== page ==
How to Calculate Debt-to-Income Ratio for a Mortgage or Loan

The world is constantly conspiring to make your life difficult. Just when you thought that your stable income and good credit score could get you that loan or mortgage, it throws another constraint at you. THE DTI. Or, the Debt-To-Income Ratio. The lenders take the debt-to-income ratio very seriously when it comes to lending money.

Wondering what is Debt-To-Income Ratio?

In layman’s language, it is your spending versus your earnings.

In professional terms, the Debt-to-income Ratio or the DTI is a measure reflecting your financial health. It is a percentage of your monthly income that goes into paying off other loans, credit card bills or mortgages. It showcases your monetary outgoings in respect to your incomings.

Your DTI decides your creditworthiness, and your ability to manage monthly repayments of the mortgage or loan that you wish to apply for. It helps the lender analyse the increase in your financial burden with an added monthly repayment, and helps him evaluate the risk in repayment of the loan/mortgage.

This is how you calculate your DTI:

The Debt-to-Income Ratio is a percentage of your monthly spending and income. The mathematical formula for calculating DTI is:

The mathematical formula for calculating DTI

Your recurring monthly debt includes your car and/or student loan payments, credit card bills, rent, mortgage payments, and child support. It should NOT include payments made for groceries, cell phone bills, monthly utility bills, entertainment expenses or insurance expenses.

Your gross wages (before tax) should include not just your salaried income, but any benefit, child support and freelance income too.

It does not end there.

The DTI is not just DTI. It is further divided into two categories: the Front-end DTI, and the Back-end DTI. This is the difference-

The Front-end DTI includes only the monthly payments dedicated to housing costs. These include mortgage payments, mortgage taxes, and insurance.

The Back-end DTI includes all monthly debt payments that take into account car loans, student loans, credit card bills and housing and mortgage costs. In other words, the back-end DTI includes the expenses of the Front-end DTI, and is always higher than the latter.

Lenders usually prefer the back-end DTI percentage, but some lenders might consider your front-end DTI too.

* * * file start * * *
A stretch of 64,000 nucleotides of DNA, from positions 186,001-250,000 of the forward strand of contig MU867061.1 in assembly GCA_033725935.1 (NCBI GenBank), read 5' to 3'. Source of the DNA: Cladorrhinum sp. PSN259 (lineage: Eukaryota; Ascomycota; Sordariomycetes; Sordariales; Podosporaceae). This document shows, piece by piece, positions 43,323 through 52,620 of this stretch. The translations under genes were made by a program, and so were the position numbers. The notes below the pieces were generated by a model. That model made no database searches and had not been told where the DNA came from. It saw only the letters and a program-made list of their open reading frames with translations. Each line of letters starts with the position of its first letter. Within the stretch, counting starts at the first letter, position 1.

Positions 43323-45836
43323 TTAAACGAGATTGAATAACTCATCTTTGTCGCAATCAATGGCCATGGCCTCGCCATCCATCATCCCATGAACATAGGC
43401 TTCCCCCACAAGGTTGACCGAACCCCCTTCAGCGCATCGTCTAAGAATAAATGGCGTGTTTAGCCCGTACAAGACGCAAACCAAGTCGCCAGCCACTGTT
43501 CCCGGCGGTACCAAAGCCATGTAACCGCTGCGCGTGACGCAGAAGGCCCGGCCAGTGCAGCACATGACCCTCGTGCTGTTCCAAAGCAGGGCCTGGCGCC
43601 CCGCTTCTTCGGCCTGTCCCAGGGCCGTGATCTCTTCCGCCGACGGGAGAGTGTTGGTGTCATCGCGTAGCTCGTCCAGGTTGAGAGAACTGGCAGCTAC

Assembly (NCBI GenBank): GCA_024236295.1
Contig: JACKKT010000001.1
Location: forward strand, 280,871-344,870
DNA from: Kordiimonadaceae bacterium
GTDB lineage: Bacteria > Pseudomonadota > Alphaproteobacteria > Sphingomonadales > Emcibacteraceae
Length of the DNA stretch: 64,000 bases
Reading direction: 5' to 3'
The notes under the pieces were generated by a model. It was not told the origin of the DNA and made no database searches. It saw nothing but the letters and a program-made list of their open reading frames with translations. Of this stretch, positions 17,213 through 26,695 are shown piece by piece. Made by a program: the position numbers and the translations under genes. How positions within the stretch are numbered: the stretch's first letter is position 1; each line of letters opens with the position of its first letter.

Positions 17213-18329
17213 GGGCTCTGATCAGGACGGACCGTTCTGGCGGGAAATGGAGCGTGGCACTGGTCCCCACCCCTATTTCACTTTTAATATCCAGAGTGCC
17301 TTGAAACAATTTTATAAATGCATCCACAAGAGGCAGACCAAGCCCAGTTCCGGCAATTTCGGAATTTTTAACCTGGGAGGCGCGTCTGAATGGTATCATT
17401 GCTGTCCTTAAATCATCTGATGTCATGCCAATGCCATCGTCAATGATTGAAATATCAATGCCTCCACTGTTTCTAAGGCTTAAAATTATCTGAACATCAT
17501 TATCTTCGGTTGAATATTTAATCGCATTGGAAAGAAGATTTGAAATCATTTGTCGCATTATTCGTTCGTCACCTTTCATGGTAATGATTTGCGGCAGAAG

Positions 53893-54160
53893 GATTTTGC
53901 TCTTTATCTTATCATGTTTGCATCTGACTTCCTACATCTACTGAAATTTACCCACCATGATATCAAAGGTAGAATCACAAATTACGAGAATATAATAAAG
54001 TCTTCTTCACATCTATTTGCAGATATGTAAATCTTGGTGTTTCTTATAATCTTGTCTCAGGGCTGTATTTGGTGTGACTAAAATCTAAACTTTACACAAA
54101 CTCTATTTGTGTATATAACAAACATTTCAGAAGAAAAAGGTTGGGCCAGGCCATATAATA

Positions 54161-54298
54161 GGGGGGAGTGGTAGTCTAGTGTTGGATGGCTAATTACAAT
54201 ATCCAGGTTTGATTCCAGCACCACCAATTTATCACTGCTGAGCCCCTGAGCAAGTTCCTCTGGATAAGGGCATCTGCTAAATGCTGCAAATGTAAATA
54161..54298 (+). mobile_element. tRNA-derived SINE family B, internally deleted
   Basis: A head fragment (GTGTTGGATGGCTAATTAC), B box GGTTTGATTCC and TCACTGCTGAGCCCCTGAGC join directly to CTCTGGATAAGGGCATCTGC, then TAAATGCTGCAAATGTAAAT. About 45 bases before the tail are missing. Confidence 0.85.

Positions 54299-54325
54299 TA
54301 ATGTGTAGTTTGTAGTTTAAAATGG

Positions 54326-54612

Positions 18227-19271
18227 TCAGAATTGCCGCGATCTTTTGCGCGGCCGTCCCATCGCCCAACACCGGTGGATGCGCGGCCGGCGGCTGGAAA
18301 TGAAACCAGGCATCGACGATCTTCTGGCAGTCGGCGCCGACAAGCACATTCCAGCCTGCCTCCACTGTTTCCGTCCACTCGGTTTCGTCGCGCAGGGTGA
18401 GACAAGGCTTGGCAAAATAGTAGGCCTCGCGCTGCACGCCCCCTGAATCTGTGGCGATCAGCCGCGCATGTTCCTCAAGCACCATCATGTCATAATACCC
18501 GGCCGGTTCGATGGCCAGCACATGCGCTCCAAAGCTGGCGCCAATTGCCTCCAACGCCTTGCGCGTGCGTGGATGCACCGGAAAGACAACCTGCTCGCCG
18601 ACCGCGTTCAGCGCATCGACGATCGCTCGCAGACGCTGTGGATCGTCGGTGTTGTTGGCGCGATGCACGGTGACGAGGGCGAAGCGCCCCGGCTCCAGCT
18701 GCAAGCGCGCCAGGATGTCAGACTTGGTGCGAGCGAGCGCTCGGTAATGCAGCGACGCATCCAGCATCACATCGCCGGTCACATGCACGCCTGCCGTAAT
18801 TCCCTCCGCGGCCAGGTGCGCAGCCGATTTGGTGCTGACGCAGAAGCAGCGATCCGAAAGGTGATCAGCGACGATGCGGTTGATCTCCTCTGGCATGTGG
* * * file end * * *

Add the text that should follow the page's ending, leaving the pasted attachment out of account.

“The Lower, the Better”

Let us understand it this way. The lender wants you to have enough room in your income to accommodate one more monthly payment. If you are already spending 50% of your income in paying off other debts, you are bound to have less scope for managing another payment, given that you have to use your rest 50% in monthly utility expenses.

A lender is bent towards approving your loan when you are a low-risk borrower. You are a low-risk borrower when there is enough scope in your income to manage another monthly payment. And what happens when your recurring monthly debt is low. This mathematically leads to a lower debt-to-income ratio.

Hence, the lower your debt-to-income ratio, the lesser threat you pose to the lender.

How low is LOW?

Now we know that a lower debt-to-income ratio pleases the eye and heart of a lender, and makes us a less risky investment. But which number is low to the lender or the creditor?

The best low is anything lower than 36%. That is, your spending should be less than 36% of your income. This figure indisputably makes you a low-risk borrower. Any lender would be happy to give you a mortgage or a loan if you fall under this category.

Between 36-43% is a slightly tense area, but you can still get your application approved. This reflects that you are handling your debt adequately, but can fall into trouble when unforeseen expenses occur. The lenders tend not to go beyond 43% DTI nowadays. You may also be asked to attach some additional security to your application in such a case.

Higher than 43% will NOT get you a mortgage/ loan easily. You fall into the high-risk category with more than 43% debt-to-income ratio. If you fall under this category, you are advised to take action to lower the ratio, in case you are thinking of applying for a Guaranteed Loan in the UK from British Lenders anytime in the future.

Coming down the ladder

Basic mathematics tells us that to lower the value of a fraction, you either decrease the numerator or increase the denominator. Since the debt-to-income ratio is calculated using a fraction, you can reduce it by either increasing your income or decreasing your expenditure.

You can achieve this in the following ways:

  • Take up a part-time job or ask for a raise at your current job. This will help you increase your income.
  • You can also try switching jobs to get higher pay.
  • To decrease your outgoings, reduce avoidable expenditure, and focus on clearing off your debts.
  • One way to reduce your debts is by starting with the smallest one. Pay off the smallest loan or debt first, as that would be easier. Once that is over, focus on the next smallest and move up.
  • Another clever way of reducing your monthly expenses is by focussing to pay off the loan or mortgage with the highest interest. This might cost you a lot in the beginning, but will be highly beneficial to you in the long run. When that is paid off, move on to the next highest. You will experience a gradual decrease in the amount going out of your pocket.

Modern problems need modern solutions. And financial problems need financial solutions. The financial market is based only on numbers and figures, going higher or lower. Keep your numbers aligned to the market trends, and you would sail smoothly through any hardship.

News Reporter